Every season, there are players who we draft in the late rounds with the belief that they could break out. Most of the players on this list were drafted in the middle rounds, except for Jonathan Marchessault and Justin Schultz (late rounds or undrafted) or Victor Hedman and Mark Scheifele, who were taken a bit higher after breaking out last season. I'd be willing to bet that fantasy teams with these players on their roster reside in the top half of their league standings, and this group of players will all get drafted earlier next season based on the results of their breakout year. The list below is comprised of players who really took the next step in elevating their game this season and will be good to great over the next decade.
Viktor Arvidsson, Nashville Predators: As of this writing, Arvidsson leads the NHL in Short-Handed Goals with five so far, and has made a 40-point jump in points from last season to this season, going from 16 to 56 points. Along with the five shortys, Arvidsson has also chipped in four power-play goals and five game winners while skating alongside Ryan Johansen and Filip Forsberg on Nashville’s top line, and top power play unit. This line has been one of the NHL’s most effective, so let's now see how they hold up during the rigours of the playoffs, where Viktor’s many special teams talents will be put to use.
Jonathan Marchessault, Florida Panthers: Plying his trade on Florida’s third line, but first power play crew, Marchessault has gone from a 45-game, 18-point season last year to a 29-goal, 49-point season thus far. Eight of the former Columbus draft pick's goals have come on the power play, and he did show this goal-scoring prowess in the Quebec Major Junior Hockey League where he potted 40 goals in his age-20 season. Expect a further progression when drafting Marchessault next season, as he may get the call to skate with Jonathan Huberdeau and Aleksander Barkov, if they can finally stay healthy.
Justin Schultz, Pittsburgh Penguins: This former NCAA standout was drafted by the Anaheim Ducks in 2008, 43rd overall, but didn’t sign with the Ducks, opting to sign with the very young Edmonton Oilers as a free agent in the 2012-13 season. Schultz made the All-Rookie First Team in his first year as a pro, but along with the young Oilers squad had trouble keeping pucks out of the net, and was eventually sent to the Pittsburgh Penguins before last year’s trade deadline. Now on a very successful Pens team, Schultz has already surpassed previous highs in goals, assists and points, while turning that plus/minus around to the tune of +/- plus 27 this year. Often put in the top defensive pair when Kris Letang gets hurt, he has shown Pittsburgh management that he can do this on a nightly basis.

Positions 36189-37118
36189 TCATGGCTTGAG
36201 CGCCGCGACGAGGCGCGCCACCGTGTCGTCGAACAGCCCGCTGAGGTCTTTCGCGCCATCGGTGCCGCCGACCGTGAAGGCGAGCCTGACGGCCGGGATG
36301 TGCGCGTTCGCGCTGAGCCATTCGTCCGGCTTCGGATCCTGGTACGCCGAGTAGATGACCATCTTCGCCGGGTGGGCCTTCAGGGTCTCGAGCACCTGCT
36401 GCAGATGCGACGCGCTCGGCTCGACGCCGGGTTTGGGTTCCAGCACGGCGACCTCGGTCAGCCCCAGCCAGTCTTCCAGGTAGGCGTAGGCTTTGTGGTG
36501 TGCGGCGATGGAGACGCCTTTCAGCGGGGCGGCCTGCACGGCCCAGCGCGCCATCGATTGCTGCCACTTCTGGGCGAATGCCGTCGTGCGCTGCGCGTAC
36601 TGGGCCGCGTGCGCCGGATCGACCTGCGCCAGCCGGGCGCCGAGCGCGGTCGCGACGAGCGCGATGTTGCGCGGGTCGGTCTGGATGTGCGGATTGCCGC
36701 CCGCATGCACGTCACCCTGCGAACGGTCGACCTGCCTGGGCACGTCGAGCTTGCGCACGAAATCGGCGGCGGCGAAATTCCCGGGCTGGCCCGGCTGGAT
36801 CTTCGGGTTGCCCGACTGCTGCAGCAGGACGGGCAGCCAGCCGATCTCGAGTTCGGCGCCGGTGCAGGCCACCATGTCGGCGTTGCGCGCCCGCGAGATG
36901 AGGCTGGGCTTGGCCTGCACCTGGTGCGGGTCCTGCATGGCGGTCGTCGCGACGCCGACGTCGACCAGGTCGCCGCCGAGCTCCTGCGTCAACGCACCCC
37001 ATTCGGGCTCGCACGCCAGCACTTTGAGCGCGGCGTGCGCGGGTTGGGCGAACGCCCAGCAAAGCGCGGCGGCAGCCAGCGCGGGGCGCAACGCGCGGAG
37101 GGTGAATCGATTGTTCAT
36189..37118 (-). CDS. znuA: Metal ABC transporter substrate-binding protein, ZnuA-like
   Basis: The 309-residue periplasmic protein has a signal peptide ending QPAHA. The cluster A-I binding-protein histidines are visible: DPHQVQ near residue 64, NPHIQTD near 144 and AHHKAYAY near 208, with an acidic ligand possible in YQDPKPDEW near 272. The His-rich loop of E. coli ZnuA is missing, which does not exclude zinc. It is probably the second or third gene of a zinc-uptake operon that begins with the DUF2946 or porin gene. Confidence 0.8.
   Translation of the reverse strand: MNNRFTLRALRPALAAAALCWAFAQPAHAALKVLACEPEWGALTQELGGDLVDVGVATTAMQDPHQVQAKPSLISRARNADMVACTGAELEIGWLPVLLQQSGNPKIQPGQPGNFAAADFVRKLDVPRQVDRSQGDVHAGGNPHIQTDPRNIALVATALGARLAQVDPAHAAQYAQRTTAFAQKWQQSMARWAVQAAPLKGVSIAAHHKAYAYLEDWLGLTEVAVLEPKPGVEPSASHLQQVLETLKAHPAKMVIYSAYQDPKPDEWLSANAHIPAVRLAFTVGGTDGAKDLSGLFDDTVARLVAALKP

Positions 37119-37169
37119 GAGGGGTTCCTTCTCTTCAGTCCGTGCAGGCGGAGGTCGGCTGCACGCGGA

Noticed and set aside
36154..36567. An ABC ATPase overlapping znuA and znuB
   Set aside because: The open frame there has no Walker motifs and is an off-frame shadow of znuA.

Leon Draisaitl, Edmonton Oilers: In his second full season, my favorite German has also already surpassed previous career highs in goals (27), assists (44) and points (71) with a week left to play in the regular season. A lot of this surge in production is due to Connor McDavid centering his line, and his ability to see the ice so well opens up much space for Draisaitl, in which Leon has capitalized this year. This former third overall pick in the 2014 draft has been one of the better lottery picks by the Oilers over the past eight years, and he and McDavid are proving to be one of the best one-two punches in the NHL now. I can see this lasting for another ten seasons.
Mikael Granlund, Minnesota Wild: Currently tied for 17th in the NHL scoring race with 66 points, Granlund has come out of nowhere and asserted himself as the offensive leader on a Wild team that has been desperate for some scoring. After a 13-goal, 44-point season last year, Granlund has burned right past those numbers with 25 goals and 66 points so far this year. He will be coveted in NHL playoff drafts and DFS playoff pools, and will not be in the bargain basement bin ever again.
David Pastrnak, Boston Bruins: This season, Pastrnak is absolutely destroying previous highs with 32 goals and 65 points, while helping line mate Brad Marchand also set career highs in goals, assists and points. All of that while trying to lead the Bruins back into the playoffs after missing the show each of the last three seasons. I grabbed this young Czech as a waiver wire addition and enjoyed winning my league while he and a few other studs handed the cash envelope over to me this season.
Victor Hedman, Tampa Bay Lightning: The hulking Swedish defenseman signed a seven-year contract at $7.825 million per season earlier this summer, and has repaid the Lightning with utter dominance, jumping from 47 points last year to 65 points so far this season. Currently second on the team in scoring with 15 goals and 50 helpers, Hedman is now in the Brent Burns/Erik Karlsson tier of rearguards. With 14 multi-point games so far, GM Steve Yzerman did the right thing by paying Victor. Defensemen of his DNA do not grow on trees, except in Sweden.
Mark Scheifele, Winnipeg Jets: After breaking out last season with a 61-point campaign, Scheifele has put on the afterburners this year, and is becoming an elite talent for a Jets team that is now loaded up front. He currently sits at 29 goals, which matches last year’s total, and 77 points, 16 points better than last year’s total. The 24-year-old Kitchener, Ontario native is going to be piling up the numbers for another eight years in Winnipeg, and I for one am looking forward to seeing the Jets win the Stanley Cup one day soon. With the current roster construction, an all-around better team defensive effort would certainly help their struggling net minders, or just signing Ben Bishop this summer as a UFA could be the answer.
Honorable Mentions: J.T. Miller, Patrick Maroon, Rickard Rakell
You can reach me @PolkaPat.